Whereas Don Giovanni burns, Falstaff is redeemed. The morality play does not require the damnation of the flawed, fat lecher-in chief. In 1893 it was time for Verdi to laugh a little. Having massacred so many heroes and heroines over fifty years, in Falstaff someone gets married, no-one gets buried.

Musically, Falstaff is delivered mostly by ensemble singing. Arias seem to start for a few bars, but then meld with the rest. There are no set pieces. A few recurring themes such as Go on Old John – Falstaff’s two fingers at his advancing years, chanted repeatedly in self-delusion – identify the characters.

Two ensemble scenes stand out for their complexity. At the end of Act 1 we are in a classy restaurant. Alice, Meg, Nanetta and Mistress Quickly are at one table stage right. Ford, Bardolfo and Pistola at another, stage left. Ten different harmonies onstage at the same time seems impossible to coordinate, but Maestro Daniele Rustioni pulled it off.

The other is in the final Act, when Falstaff is being tormented by the antlered woodland spirits, branding knives and gently prodding him as he rolls back and forth. “Picketa, picketa, picketa,” they chant.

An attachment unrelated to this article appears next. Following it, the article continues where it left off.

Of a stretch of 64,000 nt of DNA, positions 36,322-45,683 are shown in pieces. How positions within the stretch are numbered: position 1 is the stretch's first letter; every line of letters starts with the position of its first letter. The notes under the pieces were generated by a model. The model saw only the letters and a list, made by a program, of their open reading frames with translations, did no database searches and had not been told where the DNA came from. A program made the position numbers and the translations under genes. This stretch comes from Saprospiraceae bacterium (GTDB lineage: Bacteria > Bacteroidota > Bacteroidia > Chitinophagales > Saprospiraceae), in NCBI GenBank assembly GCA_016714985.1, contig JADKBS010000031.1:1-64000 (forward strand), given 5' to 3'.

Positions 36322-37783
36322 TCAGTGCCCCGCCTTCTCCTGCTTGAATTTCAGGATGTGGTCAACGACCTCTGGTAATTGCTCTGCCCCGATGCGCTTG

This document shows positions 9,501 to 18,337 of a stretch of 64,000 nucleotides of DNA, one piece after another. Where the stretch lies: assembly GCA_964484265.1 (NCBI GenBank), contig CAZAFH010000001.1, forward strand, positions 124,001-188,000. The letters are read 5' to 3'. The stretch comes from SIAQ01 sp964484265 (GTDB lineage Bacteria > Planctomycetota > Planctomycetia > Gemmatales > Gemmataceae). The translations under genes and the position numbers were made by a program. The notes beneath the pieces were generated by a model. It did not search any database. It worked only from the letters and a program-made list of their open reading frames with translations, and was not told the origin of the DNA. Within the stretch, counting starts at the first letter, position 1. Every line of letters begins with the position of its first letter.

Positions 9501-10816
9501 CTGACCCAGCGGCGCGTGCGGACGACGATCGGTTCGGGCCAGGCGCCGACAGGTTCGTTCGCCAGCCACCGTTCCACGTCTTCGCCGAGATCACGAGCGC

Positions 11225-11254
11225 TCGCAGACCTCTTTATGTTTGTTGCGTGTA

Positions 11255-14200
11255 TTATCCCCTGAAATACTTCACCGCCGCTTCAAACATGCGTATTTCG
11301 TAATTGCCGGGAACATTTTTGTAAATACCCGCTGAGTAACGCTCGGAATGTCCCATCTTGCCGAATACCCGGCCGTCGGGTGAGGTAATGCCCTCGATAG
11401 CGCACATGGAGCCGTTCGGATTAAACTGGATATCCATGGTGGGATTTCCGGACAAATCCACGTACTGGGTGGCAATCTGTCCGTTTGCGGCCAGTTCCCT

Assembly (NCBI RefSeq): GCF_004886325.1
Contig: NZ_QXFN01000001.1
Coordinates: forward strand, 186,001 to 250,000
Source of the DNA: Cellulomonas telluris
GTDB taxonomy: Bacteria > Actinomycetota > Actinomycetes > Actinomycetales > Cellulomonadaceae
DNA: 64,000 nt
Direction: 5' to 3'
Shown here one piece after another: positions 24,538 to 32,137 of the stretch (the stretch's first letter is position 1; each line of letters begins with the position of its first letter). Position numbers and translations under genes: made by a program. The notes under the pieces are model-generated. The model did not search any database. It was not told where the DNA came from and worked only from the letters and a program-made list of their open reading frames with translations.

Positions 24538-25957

Prior to the performance, Chorus Master, Donald Palumbo and a dozen or so choristers, had visited us upstairs at the Metropolitan Opera Club, where we hold jolly pre-performance dinners and enjoy the occasional privilege of being given a glimpse behind the scenes.

Maestro Palumbo and his charges described how difficult it was to convey the precision of the sharp knife prods in perfect unison. It might sound like a pointless detail. But every great operatic performance consists of many “pointless” details being drawn together. The chorus managed the important prod scene to perfection.

Two singers stood out. Michael Volle, a German Wagnerian baritone, as Falstaff. And Bogdan Volkov, a Ukrainian-born tenor, now living in the USA, who sang Fenton.